Stereotypical Finns can be described as very shy and calm people. We are usually work orientated and honest. Punctuality is also common along Finns and this is also appreciated abroad. Because we don’t like having small talk we can seem a bit anti-social. Finns want to have their own personal space and I personally dislike when people I don’t know come too close to me. For example when I was studying in France I never got used to the cheek kisses: I always felt awkward and didn’t know how to react. Finns are also known to be quiet and a bit shy.
I have never felt more Finnish than when I was living in Sweden a few years back. Even though the Swedish and Finnish cultures don’t differ that much from each other I was really aware of my Finnish background. Sometimes it can be hard to be the awkward and quiet Finn, but I’m always proud to say my home country is Finland.
What are my experiences of Finnishness?
Nature and cleanliness
We have a beautiful nature and cleanliness makes it more beautiful. Finnish people do care of their environment and you can see it. We like to be in nature because it is so peaceful place with nature’s fresh air.
I lived in shared flat with African and her mother mentioned that it’s so clean here and we also have great trees. Cleanliness and for example green trees are sometimes taken for granted in here.
I appreciate our nature and I’m very grateful that Finland is my home country. There are countries in the world where the air is so dirty and unhealthy that you can´t always go out.
I have these words: summer cottage, sauna, lake, good food and friends. These are things that everyone Finn knows. You can imagine the moment when you´re in summer cottage with your friends, beside of you is a beautiful lake and you’re going to swim after sauna.
Midsummer is the time when I also see my relatives. We come together to my grandparents’ summer cottage. We eat, talk, swim and go to sauna. It is a multiyear tradition although I wasn´t there in this year. The picture on the left has taken from the same lake (like the other picture on top) where the cottage is located. It has become so important place to me!
I already miss Elovena porridge, cottage cheese, rye bread and Finnish berries! Like nature, food is also very clean and fresh here in Finland. You don’t need to buy all berries or mushrooms from grocery when you can pick these delicacies up from forest at autumn. But now I must admit I don’t pick them up from forest. It’s easier to buy Finnish blueberries from grocery…
After years of travelling around the globe and exploring different cultures few thoughts have come to my mind. There are many things that I would like to change about Finnish culture, but also many that I am truly grateful and proud of.
I love our nature. Me and my friends have often joked about how most of Finland is only forest, but I grew up in a small town and my house was in the middle of forest and I have to say that some of my best memories growing up was playing with my friends in the forest making tree houses. We have many beautiful lakes, and during summer the colors are amazing. There is nothing better to do during summer than to go to a cabin in the lakeside and just relax and enjoy the calm environment. The Finnish nature is also one of the most recognizable and curious part of Finland for foreigners. Whenever I am abroad and tell someone that I am from Finland, they point out the beautiful nature.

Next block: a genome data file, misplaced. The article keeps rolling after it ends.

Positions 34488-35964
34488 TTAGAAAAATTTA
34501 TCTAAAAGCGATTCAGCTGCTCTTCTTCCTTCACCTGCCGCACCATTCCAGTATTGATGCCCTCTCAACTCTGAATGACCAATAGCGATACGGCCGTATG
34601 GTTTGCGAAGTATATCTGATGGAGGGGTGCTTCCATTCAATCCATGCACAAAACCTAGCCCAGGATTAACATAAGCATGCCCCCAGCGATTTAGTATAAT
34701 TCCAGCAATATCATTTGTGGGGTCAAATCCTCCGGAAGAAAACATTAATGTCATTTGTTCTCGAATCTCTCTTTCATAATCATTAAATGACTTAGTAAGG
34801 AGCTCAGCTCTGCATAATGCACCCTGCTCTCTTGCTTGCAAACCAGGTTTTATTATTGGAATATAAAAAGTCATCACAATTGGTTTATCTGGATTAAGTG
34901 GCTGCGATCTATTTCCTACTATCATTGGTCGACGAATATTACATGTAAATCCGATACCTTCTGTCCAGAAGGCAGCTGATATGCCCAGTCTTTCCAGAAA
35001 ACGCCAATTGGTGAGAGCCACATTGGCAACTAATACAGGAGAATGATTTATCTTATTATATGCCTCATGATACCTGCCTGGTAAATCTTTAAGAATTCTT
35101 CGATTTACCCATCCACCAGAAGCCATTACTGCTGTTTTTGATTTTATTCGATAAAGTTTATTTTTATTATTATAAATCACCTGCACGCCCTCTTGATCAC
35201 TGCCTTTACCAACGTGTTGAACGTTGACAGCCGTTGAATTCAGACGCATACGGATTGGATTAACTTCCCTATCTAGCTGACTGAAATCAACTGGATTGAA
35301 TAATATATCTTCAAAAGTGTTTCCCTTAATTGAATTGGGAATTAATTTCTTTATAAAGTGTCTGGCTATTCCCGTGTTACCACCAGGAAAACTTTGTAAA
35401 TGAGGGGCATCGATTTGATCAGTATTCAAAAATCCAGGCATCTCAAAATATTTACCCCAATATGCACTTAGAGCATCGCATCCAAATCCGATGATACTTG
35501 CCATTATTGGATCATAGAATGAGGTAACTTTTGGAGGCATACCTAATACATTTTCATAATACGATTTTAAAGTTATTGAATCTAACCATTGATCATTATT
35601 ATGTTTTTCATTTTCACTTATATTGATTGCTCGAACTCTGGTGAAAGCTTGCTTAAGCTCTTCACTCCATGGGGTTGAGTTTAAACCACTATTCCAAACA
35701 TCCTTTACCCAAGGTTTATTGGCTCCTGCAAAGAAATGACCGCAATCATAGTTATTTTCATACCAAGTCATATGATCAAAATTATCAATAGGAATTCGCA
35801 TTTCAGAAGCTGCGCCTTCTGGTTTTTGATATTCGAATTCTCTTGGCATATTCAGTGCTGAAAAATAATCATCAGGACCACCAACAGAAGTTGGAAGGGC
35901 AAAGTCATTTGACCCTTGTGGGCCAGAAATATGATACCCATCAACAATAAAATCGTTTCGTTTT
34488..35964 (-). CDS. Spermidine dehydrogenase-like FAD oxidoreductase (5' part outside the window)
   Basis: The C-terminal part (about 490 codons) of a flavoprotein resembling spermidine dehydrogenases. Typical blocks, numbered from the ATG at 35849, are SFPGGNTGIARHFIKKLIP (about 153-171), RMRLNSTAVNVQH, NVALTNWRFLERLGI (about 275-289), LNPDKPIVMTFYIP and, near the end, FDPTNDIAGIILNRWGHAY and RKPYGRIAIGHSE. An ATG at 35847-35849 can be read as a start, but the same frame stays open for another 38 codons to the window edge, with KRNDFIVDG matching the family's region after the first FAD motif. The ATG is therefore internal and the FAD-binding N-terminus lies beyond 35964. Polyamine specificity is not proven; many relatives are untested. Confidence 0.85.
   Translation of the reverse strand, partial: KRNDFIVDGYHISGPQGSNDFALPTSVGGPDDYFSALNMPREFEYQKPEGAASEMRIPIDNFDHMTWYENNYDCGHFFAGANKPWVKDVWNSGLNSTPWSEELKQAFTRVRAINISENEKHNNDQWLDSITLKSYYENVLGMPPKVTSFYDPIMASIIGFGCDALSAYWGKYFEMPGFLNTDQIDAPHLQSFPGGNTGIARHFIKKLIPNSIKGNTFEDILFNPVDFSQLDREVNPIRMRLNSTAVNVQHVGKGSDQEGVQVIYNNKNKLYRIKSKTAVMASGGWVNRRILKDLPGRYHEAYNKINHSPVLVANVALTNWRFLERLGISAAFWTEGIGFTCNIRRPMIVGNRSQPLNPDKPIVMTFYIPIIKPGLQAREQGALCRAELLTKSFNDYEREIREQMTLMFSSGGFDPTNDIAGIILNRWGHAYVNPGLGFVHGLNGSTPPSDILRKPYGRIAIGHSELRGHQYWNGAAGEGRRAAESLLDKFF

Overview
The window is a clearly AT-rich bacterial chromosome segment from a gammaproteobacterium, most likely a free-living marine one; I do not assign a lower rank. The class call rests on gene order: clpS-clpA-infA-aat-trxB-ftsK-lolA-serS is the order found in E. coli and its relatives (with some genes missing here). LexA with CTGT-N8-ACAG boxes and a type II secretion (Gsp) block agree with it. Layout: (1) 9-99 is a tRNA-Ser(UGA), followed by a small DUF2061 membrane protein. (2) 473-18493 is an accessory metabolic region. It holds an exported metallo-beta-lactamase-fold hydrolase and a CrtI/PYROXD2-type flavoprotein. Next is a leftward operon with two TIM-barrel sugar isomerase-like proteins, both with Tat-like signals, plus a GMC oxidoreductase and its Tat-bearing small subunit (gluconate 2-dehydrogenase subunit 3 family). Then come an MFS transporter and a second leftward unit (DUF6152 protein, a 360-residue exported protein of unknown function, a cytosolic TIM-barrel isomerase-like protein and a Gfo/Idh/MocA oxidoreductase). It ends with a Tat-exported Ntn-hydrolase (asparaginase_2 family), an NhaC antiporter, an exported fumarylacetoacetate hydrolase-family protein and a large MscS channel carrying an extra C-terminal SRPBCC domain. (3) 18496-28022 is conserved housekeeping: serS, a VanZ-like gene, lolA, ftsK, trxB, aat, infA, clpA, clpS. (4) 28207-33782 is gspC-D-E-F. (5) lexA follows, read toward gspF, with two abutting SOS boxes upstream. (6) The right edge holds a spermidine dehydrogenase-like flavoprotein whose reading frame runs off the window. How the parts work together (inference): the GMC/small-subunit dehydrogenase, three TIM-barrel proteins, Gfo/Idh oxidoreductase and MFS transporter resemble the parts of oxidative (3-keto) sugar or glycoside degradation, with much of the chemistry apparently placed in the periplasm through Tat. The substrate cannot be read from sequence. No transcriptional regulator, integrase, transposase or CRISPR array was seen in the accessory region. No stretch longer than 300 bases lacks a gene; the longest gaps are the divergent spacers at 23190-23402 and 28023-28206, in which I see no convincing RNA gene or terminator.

I also appreciate our healthcare. As someone with a disease that will last a lifetime, I am truly grateful of the medical care and reduced medicine costs I can get here. I often wonder how I would survive living abroad where the medical costs can be very high. Here in Finland we get good care, and everyone has access to it.
Today’s world is full of conflicts and war, so I would also have to point out how great it is that it is so safe here in Finland. We don’t have any big natural disasters such as hurricanes or earthquakes, and crime rate is relatively low, and you can usually trust people. For example, in many other European countries, you couldn’t leave your bag unattended without someone stealing something. Security is very important to people’s wellbeing, and you can really feel that in Finland.
Something more carefree I also love about Finland is ice hockey. It is the only sport I understand and love to watch, maybe that is because it is one of the few sports that Finland is actually good at. When Finland is playing, almost the whole country goes insane with nothing but hockey in mind.
Part of Finnish culture that I don’t like is our eating and drinking culture. In Finland we eat dinner rather early in the day, around four or five, and we eat pretty quickly and then carry out with our day. In many other European cultures they eat dinner late, with whole family or with friends and spend time together. It would be nice to apply this more in Finland as well. I think Finnish drinking culture is a bit too much, as here many people drink just with the purpose of getting drunk, which is very unhealthy and bad habit.
After visiting about 25 different countries and living in different ones like UK, US.
I can say Finland is one of the best places to be. Finland is a different world of its own with unique people, In general Finns are smart, intelligent, independent, trustworthy.
In my opinion, the quality of life in Finland is one of the best.
In terms of education, compared to all other places that I have had the privilege to study, Finland remains on top.